Ghee (Clarified Butter)

If you are anything like me, you might be thinking to yourself “Why not just use real butter?”  This is a completely fair question, especially since ghee seems to be hard to come by in those fly over states like Iowa where I grow up, and ghee seems to cost a lot more than butter.

Have no fear my friends, ghee is really easy to make on your and contains plenty of vitamins (A, D, E and K) that help our eyes and bones stay healthy, which makes it totally worth our time.  Ghee helps these important vitamins get into our bloodstream because of all the dietary fats they contain, ghee contains an important antioxidant named CLA which has been shown to prevent cancers in animals, and ghee makes an excellent cooking medium because it does not break down into free radicals during high heat cooking like many other oils do.

Now that I have you on board, you may be asking yourself “what is ghee?”  Ghee is a form of clarified butter. Which means it is butter that was heated until the milk solids separated from the liquid. Then it was heated some more, until the liquid evaporated and the solids began to brown.  The result is a thick yellow-brown paste with an intense nutty buttery flavor.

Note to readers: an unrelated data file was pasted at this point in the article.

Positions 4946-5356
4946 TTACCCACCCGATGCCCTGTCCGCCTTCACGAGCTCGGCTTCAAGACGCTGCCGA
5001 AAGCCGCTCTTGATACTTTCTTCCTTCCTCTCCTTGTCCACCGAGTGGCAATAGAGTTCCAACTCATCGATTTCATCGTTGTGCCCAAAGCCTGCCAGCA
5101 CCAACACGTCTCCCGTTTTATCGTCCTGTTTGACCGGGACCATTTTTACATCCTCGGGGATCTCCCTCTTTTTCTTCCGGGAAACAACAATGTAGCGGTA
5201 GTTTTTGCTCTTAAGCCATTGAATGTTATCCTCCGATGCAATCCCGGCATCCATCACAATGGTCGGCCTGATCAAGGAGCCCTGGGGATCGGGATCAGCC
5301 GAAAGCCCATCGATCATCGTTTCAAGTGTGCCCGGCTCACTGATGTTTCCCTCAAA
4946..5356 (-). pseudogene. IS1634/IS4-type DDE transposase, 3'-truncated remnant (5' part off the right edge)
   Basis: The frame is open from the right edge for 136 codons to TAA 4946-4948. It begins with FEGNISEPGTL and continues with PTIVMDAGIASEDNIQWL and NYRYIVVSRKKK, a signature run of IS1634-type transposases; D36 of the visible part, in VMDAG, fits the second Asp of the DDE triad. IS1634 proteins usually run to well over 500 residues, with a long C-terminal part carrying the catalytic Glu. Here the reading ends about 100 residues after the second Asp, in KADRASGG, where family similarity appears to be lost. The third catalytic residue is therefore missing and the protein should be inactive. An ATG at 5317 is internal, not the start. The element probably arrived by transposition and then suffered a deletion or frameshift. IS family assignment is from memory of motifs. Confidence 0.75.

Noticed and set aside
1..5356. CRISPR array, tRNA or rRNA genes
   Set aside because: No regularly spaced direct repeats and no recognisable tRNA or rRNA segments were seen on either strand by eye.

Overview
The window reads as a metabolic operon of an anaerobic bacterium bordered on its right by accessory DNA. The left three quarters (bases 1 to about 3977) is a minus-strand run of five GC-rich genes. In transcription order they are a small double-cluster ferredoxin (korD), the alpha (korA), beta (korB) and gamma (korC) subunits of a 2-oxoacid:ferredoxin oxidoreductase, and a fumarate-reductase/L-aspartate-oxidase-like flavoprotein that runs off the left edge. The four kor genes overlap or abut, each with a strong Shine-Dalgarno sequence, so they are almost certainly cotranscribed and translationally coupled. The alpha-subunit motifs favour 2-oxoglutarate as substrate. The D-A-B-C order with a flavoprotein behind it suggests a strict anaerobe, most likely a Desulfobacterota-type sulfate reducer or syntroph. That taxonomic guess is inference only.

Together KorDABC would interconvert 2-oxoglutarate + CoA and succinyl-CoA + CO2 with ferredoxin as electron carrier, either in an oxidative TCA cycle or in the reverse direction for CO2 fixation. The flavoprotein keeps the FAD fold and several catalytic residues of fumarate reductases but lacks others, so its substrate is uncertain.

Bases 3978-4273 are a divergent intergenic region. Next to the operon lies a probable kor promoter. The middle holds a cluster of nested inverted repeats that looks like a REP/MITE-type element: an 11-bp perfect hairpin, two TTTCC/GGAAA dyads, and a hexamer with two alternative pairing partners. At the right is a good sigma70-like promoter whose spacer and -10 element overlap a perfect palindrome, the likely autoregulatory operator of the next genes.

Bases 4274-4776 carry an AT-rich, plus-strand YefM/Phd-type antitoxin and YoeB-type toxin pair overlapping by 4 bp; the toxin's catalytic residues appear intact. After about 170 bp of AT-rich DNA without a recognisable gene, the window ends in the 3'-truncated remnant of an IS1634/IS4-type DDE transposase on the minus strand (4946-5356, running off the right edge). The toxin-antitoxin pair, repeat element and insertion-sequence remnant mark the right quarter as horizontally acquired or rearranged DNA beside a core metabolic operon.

Ghee originated in India, where the heat spoils conventional butter. Clarifying it prolongs its unrefrigerated life from a couple weeks to many months.


Real Quality Butter about two sticks or 8 oz (see picture)


Ghee 1

Yields: 3/4 CupGhee 4


1.)    Melt the butter in a saucepan over low heat.  As it melts, the clear fat will separate from the milk solids.  Continue simmering, gently, and keep a close eye on the melted butter.  Bubbles will form and then gradually get smaller, until the surface of the butter resembles foam.

2.)    Soon, you’ll see the milk solids brown, and some of the solids will clump together.  Remove the pan from the heat when the milk solids turn a deep golden brown and start falling to the bottom, about 8 to 10 minutes after the melted butter starts bubbling.Ghee 3Ghee 2

3.)    Place a fine-mesh strainer on top of a heat-safe bowl or cup, and tuck a triple layer of cheesecloth into the strainer.  Carefully strain the butter through the cheesecloth, and discard the milk solids.

4.)    Store the ghee in a sealed container.  After the milk solids have been removed, the ghee no longer requires refrigeration.  If you store it in the refrigerator it will last up to one year.

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